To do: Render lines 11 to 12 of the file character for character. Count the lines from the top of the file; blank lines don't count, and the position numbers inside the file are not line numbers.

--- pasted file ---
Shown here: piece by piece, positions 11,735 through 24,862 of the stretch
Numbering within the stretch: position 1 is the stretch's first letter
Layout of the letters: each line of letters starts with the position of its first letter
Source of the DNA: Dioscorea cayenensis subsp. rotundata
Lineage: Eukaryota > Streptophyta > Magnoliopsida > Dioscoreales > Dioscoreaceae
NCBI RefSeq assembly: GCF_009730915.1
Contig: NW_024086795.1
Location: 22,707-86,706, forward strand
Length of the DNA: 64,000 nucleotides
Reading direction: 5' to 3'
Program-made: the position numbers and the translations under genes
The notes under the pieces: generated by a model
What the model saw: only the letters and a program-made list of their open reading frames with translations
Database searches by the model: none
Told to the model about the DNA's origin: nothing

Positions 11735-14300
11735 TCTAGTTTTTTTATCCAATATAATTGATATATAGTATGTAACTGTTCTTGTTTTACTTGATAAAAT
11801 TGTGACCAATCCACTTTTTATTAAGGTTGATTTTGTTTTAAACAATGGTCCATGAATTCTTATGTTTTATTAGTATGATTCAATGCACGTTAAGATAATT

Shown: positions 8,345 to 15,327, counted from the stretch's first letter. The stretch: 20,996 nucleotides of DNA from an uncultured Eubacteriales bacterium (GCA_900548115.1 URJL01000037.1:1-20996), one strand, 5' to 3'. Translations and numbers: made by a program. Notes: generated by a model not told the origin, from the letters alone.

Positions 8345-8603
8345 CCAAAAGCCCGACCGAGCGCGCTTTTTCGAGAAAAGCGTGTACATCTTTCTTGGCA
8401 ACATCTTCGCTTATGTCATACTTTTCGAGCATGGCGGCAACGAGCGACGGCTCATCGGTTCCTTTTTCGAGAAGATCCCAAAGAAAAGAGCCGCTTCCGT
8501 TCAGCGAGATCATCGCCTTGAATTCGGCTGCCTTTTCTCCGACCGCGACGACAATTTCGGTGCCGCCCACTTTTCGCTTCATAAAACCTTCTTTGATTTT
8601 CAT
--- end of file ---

Program-made: the position numbers and the translations under genes
The notes under the pieces: generated by a model